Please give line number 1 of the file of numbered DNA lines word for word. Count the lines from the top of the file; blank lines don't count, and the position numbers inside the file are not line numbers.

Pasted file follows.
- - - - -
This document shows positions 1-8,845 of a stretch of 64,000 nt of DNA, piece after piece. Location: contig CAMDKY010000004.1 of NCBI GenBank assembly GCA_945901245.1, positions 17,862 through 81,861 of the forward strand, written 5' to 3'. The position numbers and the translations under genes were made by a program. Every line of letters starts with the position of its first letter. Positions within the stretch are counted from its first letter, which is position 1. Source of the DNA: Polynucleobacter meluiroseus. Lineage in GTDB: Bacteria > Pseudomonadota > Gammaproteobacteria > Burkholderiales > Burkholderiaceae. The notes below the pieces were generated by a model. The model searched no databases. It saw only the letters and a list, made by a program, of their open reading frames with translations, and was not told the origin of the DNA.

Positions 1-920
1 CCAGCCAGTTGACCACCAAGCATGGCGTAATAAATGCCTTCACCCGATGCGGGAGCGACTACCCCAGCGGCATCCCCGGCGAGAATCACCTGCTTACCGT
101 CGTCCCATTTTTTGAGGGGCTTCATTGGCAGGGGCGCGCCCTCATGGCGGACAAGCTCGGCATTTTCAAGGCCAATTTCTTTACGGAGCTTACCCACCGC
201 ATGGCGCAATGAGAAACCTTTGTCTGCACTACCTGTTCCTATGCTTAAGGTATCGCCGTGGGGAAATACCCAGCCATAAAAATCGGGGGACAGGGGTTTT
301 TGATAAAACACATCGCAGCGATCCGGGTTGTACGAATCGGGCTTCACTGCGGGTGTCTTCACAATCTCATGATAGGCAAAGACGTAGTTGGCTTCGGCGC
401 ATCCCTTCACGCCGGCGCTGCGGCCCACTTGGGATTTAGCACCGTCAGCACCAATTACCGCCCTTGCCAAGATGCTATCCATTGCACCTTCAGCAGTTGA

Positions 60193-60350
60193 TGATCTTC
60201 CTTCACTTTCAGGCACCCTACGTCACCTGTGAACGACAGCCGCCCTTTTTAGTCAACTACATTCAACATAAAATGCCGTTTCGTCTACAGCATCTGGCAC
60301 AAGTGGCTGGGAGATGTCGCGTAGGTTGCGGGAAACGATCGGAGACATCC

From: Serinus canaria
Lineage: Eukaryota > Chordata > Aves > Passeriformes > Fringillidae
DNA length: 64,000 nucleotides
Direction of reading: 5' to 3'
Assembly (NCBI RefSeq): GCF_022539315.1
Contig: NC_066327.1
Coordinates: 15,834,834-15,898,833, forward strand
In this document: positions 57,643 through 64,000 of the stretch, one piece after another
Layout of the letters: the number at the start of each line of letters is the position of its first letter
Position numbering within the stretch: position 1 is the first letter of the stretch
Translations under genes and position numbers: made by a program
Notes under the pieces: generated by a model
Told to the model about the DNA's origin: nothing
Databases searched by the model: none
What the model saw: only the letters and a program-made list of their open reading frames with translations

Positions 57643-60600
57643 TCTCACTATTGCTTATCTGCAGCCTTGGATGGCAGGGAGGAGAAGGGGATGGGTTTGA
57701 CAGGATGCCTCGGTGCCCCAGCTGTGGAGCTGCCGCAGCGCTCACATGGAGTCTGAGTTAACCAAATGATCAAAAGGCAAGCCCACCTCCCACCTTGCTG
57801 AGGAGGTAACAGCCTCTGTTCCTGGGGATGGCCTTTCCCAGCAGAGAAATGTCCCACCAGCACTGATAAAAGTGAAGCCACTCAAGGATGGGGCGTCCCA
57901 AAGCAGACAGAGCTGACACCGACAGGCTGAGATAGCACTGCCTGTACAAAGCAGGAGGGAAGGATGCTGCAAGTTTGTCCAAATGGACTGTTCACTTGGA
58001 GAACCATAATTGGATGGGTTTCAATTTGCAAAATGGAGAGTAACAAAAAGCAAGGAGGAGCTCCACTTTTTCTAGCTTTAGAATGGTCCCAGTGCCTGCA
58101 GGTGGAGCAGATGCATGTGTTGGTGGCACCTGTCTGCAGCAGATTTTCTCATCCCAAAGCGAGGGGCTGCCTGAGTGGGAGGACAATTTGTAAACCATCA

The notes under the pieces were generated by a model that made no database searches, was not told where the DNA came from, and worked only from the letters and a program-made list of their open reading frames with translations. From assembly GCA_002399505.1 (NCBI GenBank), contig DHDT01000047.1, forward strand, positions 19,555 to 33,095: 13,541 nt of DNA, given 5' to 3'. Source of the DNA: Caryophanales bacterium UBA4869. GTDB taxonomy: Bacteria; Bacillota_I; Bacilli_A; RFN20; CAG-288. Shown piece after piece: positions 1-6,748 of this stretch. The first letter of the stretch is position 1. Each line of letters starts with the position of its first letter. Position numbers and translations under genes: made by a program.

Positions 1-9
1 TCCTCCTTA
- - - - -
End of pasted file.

This document shows positions 1-8,845 of a stretch of 64,000 nt of DNA, piece after piece. Location: contig CAMDKY010000004.1 of NCBI GenBank assembly GCA_945901245.1, positions 17,862 through 81,861 of the forward strand, written 5' to 3'. The position numbers and the translations under genes were made by a program. Every line of letters starts with the position of its first letter. Positions within the stretch are counted from its first letter, which is position 1. Source of the DNA: Polynucleobacter meluiroseus. Lineage in GTDB: Bacteria > Pseudomonadota > Gammaproteobacteria > Burkholderiales > Burkholderiaceae. The notes below the pieces were generated by a model. The model searched no databases. It saw only the letters and a list, made by a program, of their open reading frames with translations, and was not told the origin of the DNA.